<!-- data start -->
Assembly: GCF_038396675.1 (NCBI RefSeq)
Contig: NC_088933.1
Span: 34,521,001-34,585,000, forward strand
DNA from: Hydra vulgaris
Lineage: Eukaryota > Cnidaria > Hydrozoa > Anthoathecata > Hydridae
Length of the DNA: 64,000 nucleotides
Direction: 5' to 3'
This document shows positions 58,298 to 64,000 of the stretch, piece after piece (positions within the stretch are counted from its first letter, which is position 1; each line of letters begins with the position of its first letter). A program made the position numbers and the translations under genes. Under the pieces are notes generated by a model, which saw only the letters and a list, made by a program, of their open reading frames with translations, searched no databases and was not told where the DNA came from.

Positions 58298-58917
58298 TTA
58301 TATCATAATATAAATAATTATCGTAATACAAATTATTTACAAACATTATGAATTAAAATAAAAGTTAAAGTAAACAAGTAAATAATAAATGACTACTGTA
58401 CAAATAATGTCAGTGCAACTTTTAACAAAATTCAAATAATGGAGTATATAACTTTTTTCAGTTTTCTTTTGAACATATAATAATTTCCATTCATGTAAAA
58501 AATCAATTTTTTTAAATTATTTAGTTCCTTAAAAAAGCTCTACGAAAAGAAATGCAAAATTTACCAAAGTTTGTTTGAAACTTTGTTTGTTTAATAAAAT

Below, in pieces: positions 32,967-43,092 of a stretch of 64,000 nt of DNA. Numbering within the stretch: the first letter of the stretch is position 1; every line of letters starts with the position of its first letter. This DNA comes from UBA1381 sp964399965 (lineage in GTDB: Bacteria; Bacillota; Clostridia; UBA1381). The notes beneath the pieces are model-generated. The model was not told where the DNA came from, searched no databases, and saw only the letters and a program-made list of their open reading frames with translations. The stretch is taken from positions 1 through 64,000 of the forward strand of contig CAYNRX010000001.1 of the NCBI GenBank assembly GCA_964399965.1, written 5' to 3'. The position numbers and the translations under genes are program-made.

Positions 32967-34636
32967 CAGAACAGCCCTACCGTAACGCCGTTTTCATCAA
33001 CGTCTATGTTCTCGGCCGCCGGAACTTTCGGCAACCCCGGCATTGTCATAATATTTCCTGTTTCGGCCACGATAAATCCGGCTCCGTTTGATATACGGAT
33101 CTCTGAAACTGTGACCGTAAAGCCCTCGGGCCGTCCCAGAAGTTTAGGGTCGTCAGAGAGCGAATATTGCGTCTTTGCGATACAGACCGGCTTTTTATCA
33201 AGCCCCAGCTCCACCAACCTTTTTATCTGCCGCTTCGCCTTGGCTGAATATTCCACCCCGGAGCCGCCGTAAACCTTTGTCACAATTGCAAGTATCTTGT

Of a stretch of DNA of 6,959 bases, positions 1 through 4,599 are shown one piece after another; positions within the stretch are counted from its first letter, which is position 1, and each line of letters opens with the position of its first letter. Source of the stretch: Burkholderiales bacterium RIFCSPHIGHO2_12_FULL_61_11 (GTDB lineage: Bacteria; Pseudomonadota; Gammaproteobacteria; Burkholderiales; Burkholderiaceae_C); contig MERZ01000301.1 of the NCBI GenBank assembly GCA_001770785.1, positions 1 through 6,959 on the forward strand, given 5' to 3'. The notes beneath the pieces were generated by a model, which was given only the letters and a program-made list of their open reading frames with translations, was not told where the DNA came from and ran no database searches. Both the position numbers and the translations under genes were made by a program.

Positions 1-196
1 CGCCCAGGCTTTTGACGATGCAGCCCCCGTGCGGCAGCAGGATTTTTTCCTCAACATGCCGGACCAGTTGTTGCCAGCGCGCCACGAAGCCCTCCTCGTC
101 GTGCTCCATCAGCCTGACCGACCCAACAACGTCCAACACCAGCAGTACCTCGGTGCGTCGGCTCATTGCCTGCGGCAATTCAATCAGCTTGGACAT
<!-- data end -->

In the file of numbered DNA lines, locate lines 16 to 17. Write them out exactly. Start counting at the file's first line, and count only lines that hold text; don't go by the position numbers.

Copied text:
32967 CAGAACAGCCCTACCGTAACGCCGTTTTCATCAA
33001 CGTCTATGTTCTCGGCCGCCGGAACTTTCGGCAACCCCGGCATTGTCATAATATTTCCTGTTTCGGCCACGATAAATCCGGCTCCGTTTGATATACGGAT